work to make money and a living first get his
shop in order? Having properly grubbed,
drained and mixed the soil, the next thing to
be done-is to ascertain the quality of the whole.
It most probably wants lime to make it com-
Take a handful here and there from the whole
field—say twenty handfuls in all ; mix them
well together. then take a heedful from the
whole mixture, put it upon a shovel, and heat
it red hot, then take it from du, fire and let it
cool, when cold, pulverize into a fine powder,
and pour upon it good cider viegar. Diluted
muriatic acid is best, hot vinegar, if good, will
do. If it foams considerably, you want no
lime in the soil, if it do not foam. you must
then apply lime. Nearly all the laud in the
middle States wants lime, and is benefited by
its application. If it wants no lime, then go
to work as follows : Plough - in the fall with
the deepest working plough you can afford.—
In the spring, sow corn broadcast ; and as soon
as it is as high as you can well turn under with
a good plough and two or three hinge team,
turn it under well, and immediately sow corn
again broadcast. As soon as that is high
enough to turn under, turn that also with a
deep working plough'. Giperally you may
turn under three crops in the same season.—
In the fall, plough deep while turning the last
crop of corn " under, harrow 'and seed with
wheat. However poor your land may have
been, you may be sure of a good crop of wheat
the ensuing harvest. In sowing the corn, about
three to four bushels should be sown to the
acre,.each crop.
If by the trial above described, you snd your
land requires lime, then, before the first plough
ing, apply twenty btishels of slaked lime to.the
acre, broadcast, then plough as before directed,
sow the corn. - and proceed as before, taking
care to sow twenty bushels of lime before
turning under each crop acorn ; sow the lime
on the corn as it stands, and turn corn and
lime all in together. In this way a first rate
soil may. he.made out of the poorest old field
in Maryland or any where else ; and it will be
observed that the only cost" is in the liming and
value of the seed, corn, except the labor,—
Those Who cannot afford to expend sci much
'labor and money the first season, can extend
the time over several seasons. applying say
twenty-or thirty bushels of lime to the acre,
and turning under but one crop of corn, each
The above may be considered a brief sum
mary of the whole "argument ; and it seems to
me, scarcely requires elucidation. Some may
however require explanations. and I therefore
proceed to give them.
A clay soil requires only sand to,malto it .a
good one, so Tar as constitution is concerned;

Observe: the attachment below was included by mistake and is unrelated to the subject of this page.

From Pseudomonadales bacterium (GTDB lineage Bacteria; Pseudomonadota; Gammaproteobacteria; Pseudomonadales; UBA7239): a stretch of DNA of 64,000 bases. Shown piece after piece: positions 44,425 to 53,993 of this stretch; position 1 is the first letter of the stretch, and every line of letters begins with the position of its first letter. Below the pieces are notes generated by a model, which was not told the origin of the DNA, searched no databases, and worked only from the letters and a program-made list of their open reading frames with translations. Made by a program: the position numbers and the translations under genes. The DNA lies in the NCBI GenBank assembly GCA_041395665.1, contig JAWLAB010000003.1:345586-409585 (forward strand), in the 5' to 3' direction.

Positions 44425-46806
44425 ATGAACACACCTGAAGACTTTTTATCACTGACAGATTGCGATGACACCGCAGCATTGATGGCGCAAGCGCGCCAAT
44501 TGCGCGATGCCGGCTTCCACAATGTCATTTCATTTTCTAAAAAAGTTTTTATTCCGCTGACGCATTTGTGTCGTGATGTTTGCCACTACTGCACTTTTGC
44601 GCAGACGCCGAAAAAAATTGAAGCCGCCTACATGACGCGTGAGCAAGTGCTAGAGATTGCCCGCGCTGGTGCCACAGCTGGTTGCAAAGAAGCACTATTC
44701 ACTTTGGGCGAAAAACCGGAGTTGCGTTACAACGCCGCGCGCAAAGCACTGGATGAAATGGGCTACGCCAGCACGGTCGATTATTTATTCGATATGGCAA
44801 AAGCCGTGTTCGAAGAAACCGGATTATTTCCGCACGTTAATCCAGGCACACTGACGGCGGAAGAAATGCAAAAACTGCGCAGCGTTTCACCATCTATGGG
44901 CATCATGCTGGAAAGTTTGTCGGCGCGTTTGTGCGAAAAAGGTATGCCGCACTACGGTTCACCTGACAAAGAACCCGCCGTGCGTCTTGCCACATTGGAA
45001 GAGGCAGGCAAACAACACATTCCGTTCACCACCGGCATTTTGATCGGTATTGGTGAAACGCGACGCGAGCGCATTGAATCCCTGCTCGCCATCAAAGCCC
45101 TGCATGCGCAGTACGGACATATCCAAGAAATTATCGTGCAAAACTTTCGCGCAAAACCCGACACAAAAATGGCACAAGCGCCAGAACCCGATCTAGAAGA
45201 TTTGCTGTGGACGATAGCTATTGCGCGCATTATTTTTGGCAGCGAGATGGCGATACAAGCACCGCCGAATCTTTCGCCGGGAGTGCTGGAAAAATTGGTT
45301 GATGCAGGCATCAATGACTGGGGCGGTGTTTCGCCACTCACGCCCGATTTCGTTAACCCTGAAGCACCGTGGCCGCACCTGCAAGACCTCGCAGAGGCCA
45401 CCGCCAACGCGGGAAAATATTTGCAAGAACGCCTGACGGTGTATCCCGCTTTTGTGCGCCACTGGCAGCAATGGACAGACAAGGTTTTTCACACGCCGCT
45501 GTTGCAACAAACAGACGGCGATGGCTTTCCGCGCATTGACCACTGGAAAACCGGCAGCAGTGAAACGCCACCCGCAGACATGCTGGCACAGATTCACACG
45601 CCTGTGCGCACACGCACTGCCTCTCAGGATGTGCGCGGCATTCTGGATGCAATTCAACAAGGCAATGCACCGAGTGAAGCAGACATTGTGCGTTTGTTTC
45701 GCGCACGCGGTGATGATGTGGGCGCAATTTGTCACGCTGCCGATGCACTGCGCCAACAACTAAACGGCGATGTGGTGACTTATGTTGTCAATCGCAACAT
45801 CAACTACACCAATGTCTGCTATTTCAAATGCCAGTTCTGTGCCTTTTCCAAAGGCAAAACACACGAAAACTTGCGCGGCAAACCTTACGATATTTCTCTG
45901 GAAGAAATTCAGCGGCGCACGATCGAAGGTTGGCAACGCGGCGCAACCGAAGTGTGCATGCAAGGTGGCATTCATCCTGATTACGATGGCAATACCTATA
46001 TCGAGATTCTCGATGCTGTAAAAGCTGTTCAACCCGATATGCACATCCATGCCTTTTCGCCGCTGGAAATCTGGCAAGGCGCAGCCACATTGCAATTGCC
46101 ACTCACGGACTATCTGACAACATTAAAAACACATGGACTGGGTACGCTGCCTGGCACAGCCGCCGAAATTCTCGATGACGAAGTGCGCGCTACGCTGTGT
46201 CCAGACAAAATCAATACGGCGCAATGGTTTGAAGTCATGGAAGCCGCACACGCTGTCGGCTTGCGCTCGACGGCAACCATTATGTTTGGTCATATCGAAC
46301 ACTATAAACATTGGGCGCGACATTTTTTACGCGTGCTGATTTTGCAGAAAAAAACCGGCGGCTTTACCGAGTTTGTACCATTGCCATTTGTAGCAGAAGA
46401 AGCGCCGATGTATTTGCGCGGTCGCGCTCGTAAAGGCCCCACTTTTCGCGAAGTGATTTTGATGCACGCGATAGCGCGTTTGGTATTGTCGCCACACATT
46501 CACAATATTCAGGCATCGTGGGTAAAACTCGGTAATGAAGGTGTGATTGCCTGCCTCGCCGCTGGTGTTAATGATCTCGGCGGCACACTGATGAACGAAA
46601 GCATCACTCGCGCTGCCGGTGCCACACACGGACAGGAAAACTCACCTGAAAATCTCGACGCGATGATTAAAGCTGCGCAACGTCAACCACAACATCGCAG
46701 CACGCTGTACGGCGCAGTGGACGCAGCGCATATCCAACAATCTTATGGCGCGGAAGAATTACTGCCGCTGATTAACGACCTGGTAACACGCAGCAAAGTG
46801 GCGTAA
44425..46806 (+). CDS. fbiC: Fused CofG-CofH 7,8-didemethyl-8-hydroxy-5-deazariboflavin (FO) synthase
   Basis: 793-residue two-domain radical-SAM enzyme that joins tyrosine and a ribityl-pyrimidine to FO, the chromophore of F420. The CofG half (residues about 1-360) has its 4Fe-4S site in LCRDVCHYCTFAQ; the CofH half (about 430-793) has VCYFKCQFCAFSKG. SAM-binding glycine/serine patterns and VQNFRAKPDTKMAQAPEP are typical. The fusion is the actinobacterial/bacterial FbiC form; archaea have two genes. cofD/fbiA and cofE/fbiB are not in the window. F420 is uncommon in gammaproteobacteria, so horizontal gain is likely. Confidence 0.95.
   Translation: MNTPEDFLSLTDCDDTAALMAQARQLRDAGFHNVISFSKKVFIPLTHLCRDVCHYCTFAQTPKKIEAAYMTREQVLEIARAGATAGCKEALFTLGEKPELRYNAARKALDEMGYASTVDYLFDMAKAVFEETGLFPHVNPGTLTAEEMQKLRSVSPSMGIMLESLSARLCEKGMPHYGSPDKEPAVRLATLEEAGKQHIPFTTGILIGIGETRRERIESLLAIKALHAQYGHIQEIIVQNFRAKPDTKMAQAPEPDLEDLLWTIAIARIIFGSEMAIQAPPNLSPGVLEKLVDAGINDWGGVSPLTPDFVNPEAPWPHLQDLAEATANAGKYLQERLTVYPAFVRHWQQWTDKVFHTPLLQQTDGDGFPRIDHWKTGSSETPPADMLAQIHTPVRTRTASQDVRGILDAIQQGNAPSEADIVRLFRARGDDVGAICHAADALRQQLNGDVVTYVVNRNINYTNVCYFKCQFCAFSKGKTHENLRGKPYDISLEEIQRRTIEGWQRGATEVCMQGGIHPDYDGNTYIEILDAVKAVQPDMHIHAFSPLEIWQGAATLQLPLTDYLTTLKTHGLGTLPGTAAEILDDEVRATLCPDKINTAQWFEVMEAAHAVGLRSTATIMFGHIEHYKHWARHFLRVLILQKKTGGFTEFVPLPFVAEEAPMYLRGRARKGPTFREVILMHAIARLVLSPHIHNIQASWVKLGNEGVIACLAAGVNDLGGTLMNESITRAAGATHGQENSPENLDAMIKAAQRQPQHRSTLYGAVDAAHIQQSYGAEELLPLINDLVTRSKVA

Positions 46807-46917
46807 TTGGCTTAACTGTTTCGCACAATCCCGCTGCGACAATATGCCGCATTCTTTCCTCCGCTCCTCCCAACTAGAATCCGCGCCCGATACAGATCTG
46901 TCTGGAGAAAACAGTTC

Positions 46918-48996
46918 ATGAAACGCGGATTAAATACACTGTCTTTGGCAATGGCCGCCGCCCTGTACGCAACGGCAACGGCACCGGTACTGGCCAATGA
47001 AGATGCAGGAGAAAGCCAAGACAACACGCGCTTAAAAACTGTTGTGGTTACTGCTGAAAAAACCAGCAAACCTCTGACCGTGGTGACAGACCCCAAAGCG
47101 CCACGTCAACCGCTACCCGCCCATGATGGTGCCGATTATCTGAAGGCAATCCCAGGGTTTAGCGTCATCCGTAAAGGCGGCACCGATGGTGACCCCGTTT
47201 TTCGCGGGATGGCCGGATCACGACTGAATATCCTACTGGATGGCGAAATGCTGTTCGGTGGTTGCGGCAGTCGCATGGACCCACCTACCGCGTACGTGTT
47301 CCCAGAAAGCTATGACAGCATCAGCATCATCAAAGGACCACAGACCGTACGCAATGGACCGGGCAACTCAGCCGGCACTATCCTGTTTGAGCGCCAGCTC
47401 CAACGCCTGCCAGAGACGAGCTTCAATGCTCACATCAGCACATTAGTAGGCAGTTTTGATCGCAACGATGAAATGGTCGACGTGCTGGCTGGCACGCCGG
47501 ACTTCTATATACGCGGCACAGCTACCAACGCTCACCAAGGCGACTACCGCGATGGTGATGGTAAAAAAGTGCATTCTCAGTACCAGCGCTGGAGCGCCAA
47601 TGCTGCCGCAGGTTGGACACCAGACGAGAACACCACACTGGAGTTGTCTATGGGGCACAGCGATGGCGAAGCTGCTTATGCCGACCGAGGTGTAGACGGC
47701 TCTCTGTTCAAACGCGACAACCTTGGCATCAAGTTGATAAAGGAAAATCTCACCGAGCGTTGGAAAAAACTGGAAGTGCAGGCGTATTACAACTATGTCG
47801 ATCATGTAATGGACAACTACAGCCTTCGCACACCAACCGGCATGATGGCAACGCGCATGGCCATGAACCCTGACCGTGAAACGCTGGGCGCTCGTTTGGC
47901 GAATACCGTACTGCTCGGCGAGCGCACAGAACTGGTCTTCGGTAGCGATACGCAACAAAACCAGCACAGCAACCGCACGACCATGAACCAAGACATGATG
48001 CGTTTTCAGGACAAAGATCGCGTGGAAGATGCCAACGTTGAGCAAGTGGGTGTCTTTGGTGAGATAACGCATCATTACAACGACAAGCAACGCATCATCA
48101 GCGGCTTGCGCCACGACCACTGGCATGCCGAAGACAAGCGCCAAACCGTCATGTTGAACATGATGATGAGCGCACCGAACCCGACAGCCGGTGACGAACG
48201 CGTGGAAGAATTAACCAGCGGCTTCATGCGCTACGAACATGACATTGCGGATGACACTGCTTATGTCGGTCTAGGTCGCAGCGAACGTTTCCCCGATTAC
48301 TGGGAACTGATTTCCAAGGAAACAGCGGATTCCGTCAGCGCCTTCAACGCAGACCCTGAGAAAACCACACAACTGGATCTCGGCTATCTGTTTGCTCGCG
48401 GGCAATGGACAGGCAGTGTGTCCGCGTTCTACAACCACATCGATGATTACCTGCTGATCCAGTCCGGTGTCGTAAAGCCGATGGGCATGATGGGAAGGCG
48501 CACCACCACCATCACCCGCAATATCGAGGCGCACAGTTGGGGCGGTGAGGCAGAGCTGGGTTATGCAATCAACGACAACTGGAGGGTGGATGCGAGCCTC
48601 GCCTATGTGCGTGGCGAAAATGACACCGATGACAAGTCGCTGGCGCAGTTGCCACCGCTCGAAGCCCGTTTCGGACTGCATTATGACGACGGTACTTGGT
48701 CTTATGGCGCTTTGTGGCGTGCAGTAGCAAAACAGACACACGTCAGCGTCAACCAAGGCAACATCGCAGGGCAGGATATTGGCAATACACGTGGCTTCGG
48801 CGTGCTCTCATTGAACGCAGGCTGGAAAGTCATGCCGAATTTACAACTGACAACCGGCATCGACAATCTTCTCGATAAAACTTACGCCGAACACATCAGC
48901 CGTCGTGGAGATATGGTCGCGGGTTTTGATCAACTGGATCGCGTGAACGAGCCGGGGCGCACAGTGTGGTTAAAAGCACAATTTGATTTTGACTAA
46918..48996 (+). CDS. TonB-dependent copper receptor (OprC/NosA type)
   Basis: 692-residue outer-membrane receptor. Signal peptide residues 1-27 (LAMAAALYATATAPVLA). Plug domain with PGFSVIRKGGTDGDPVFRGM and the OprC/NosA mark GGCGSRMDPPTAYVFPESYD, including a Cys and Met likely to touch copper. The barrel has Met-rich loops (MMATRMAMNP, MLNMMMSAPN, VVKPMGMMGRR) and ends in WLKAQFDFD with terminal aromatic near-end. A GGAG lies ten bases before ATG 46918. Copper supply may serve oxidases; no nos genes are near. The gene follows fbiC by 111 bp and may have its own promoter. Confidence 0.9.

and sandy soil requires clay only 'to maltelt
good. These two elements of a good soil
generally exist on all farms ; and wherever they
do exist in I, sepailte places, they, should be
combined and mixed, tliat the' May be
it RE134111.3138, OF j?EISitcR6IATION, FROII ANY QUONER.7
made fertile. -If your land be too clayey.•and
you have no sand on your farm, • probably
some neighbor would be glad to exchange some
of his sand for some of your clay,,doing half
the hauling, and
-thus both farms will be bene
fitted at half the labor each. Rely upon it,
there is more to be obtained in the improve-
ment of land by a judicious admixture of soils,
than is generally supposed. Manuring cannot
supply its place, however large the quantity
applied ; and when once made, the effect is
permanent, the benefit perpetual, the improve
ment lasts forever.
Low wet places are not only unproductive,
but they are unhealthy, unseemly and absolute
lose of all the land so situated. If your farm
consists of one hundred acres, and twenty
acres of it is of this low and wet kind, you have
but eighty acres of land. Therefore drain, by
ditching this low land, make it productive, by
adding sand, &c.. where necessary, and you
in•effeet have added twenty acres to your
farm. Dig the trench as in the usual way,
excavating an open ditch, of the proper depth
and capacity to carry off the water ; then lay
in the bottom,of the ditch stones, loosely pack
ed, so thatwater will freely past! between ;hem,
about a foot deep ; then lay upon these loose
stones larger and flat ones, to keep the earth
from filling the interstices ; and then return the
earth thrown out, leveling the whole surface.
Some, instead of stone, lay in the bottom of
the ditch branches and limbs of trees and shrubs,